In the summer of 1990, Poland was a country entering a new era. The communist regime had been voted out the previous September, and many changes were underway as the country left the Soviet sphere and headed towards the European Union.
That summer I saw a photograph in Locomotive and Railway Preservation magazine with a photo of a steam locomotive in Kraków, and a letter providing information that Polish State Railways (PKP) was still running steam in several locations. About the same time, the airline American Trans Air was offering charter flights from Detroit to Warsaw at a reasonable price. So following discussions with my father as well as friend Mike Valentine, it was decided that a trip was in order.
The two-week trip took place in September 1990. We were based in the town of Czersk, where my Uncle Franek lived, and with whom we stayed. Czersk was a small rural town, and in terms of railway information, we were very much in the dark. In those days before the internet, there were no online sources. We only had a copy of a map with the places where steam was still working marked. However, we didn’t have a system timetable, and with no language ability we couldn’t find timetable information to undertake any longer trips!
So our trip was constrained to short rides around Czersk, with the exception of a trip to Kraków and back to ride a steam train, which we missed! Fortunately, one of the places marked on the map of steam activity was Kościerzyna, a short distance from Czersk, and we did manage to get there and see some steam.
The 1990 trip was a wonderful introduction to the country, at a time when the transition between old and new was just starting. Unfortunately, the changes would quickly sweep away most of the steam locomotives, and later many rural passenger services would be lost. It was the start of a transition for me, personally, as well. I started visiting Poland every summer through the 90s, and by 1999 I had found a job here and moved from the USA. I have now spent over 20 years in Poland.
The gallery below shows some of the more interesting things I saw in 1990. I hope you enjoy.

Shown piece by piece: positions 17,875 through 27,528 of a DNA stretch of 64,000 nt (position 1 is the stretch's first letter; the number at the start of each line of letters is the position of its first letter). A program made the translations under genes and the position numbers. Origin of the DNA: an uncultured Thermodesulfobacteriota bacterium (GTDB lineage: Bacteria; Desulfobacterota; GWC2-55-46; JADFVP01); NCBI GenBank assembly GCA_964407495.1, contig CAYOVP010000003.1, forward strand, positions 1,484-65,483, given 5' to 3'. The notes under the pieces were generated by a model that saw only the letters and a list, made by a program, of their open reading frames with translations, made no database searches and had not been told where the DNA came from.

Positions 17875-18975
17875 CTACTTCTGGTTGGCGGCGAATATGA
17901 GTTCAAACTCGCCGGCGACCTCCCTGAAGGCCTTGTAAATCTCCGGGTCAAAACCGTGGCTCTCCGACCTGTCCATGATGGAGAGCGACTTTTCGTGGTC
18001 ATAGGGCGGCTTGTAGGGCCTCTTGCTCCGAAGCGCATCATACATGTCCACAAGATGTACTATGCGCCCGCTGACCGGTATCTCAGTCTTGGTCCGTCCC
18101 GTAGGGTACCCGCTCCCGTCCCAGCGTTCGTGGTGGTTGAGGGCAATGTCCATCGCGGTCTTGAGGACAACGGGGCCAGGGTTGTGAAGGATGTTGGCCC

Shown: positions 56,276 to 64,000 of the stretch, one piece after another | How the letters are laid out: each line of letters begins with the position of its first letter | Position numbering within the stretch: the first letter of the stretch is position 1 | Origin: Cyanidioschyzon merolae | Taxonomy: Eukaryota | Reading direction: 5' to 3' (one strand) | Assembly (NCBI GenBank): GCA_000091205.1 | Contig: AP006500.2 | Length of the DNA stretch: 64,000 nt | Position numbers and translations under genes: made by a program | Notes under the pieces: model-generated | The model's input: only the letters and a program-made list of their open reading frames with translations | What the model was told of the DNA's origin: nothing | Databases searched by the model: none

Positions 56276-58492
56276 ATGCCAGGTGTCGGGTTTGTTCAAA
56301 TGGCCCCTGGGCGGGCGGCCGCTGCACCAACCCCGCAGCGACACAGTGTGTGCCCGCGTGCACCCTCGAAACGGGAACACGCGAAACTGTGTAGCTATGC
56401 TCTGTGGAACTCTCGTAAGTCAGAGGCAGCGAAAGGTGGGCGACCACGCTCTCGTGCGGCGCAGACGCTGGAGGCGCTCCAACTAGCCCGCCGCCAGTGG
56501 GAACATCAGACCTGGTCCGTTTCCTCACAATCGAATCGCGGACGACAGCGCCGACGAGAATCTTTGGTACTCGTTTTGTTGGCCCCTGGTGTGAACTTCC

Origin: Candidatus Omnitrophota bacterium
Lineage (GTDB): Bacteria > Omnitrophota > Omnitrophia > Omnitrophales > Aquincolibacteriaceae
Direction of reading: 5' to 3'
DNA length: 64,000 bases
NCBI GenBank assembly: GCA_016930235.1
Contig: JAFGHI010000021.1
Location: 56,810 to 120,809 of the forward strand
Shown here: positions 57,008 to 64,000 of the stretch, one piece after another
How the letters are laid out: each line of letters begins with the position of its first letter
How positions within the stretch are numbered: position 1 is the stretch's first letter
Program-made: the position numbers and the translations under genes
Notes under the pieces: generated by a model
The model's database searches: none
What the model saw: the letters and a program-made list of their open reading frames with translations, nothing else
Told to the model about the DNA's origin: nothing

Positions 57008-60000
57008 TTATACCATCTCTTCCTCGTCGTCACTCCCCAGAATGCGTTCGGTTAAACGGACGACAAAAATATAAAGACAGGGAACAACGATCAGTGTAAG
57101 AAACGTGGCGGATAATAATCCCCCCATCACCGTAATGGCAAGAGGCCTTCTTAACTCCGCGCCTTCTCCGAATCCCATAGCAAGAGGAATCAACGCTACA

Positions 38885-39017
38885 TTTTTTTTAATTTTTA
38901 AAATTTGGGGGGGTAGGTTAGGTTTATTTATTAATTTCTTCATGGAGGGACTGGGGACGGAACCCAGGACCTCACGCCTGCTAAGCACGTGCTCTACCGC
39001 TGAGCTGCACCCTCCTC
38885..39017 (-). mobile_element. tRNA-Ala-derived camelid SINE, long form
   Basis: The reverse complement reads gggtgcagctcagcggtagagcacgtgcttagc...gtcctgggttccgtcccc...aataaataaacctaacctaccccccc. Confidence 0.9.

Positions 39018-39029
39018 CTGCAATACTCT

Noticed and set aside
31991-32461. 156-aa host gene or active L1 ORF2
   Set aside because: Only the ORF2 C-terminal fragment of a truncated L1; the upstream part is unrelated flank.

PKP SP45-116 arrives at Czersk, Poland with a eastbound Chojnice-Tczew train on 07 September 1990.
PKP SN61-156 arrives in Czersk, Poland on 07 September 1990 with a westbound local service.
A horse-drawn cart turns off the main street in Czersk, Poland on 07 September 1990. At this time, such sights were still common in Poland.
A bull grazes in a field on the outskirts of Czersk, Poland on 07 September 1990. The tower of the town church can be seen beyond the trees.
The town of Kościerzyna, Poland was marked on our map as having active steam locomotives. A trip there on 06 September 1990 found at least one locomotive as under steam at the shed. Numerous other locomotives were lined up to be scrapped.
A PKP Ty2 or Ty42 arrives at Kościerzyna, Poland with a train from Lipusz on 06 September 1990. Here it is passing the enter signal for the station. A short time after this we were arrested by the railway police on the station platform, but they soon let us go!
PKP SP45-256 leads an eastbound local train out of the station at Łąg, Poland on 09 September 1990. The crossing gate was controlled manually from the adjacent station.
PKP ST44-609 passes the Łąg, Poland station with an eastbound freight working on 09 September 1990. The ST44 class locomotives were built in the USSR. Some remain in service today, but have been rebuilt with new engines.
A PKP SP42-class locomotive leads a northbound Bydgoszcz-Gdynia local train over the “Ostbahn” (east/west line between Tczew and Chojnice), just east of Łąg on 09 September 1990. The train is travelling on the “Magistrala węglowa” (Coal main line), which was built between 1926 and 1933 to bring coal from the mines of Silesia to the new port at Gdynia. Today there are no passenger services on the “Magistrala” (nor are there any SP42s or double-deck wagon sets in service).
PKP Ty42-51 switches the yard at Kościerzyna on 10 September 1990.
PKP Ty42-51 switches the yard at Kościerzyna on 10 September 1990. The steam depot was located just off to the right.
A solitary PKP SN61 rail car sits at the station in Lipusz, Poland on 10 September 1990, awaiting departure for Kościerzyna. It won’t wait long, as the stationmaster in his red hat is already on the way out to send off the departure.
While waiting for the arrival of a steam train in Lipusz, we ran across these two farmers gathering potatoes. They happily posed for a portrait. (10 September 1990)
PKP Ty2-927 pauses at Lipusz, Poland on 10 September 1990. It had arrived on a train from Bytów, and after a break and running around its train, it will later depart for Kościerzyna.
Returning from a trip to see Malbork castle, we stopped to see the narrow gauge shed at Lisewo, Poland. The place was dead, but we did find this Px48 showing signs of recent activity. (17 September 1990)
We also visited my father’s home village of Odry, Poland on 12 September 1990. Here a horse cart passes the school my father attended in the 1930s.
In the city of Bydgoszcz, a PKP SP42 locomotives leaves the depot, passing steamer Pm2-34, which had been cosmetically restored at the Bydgoszcz works. The Pm2 was retired in 1977 in Karsznice, where it served as a temporary boiler. It not resides in the Warsaw Railway Museum. The roundhouse and water tower seen here no longer exist. Little did I know at the time that 9 years later I would be living in Bydgoszcz!
A highlight of riding a Polish train at the time was a visit to the “Wars” buffet car, for a cheap snack or drink. The cars featured stand-up tables, with stools next the windows. (18 September 1990)
The blog author photographed with his father, Stanley Dobek, in his home village of Odry, Poland. (12 September 1990)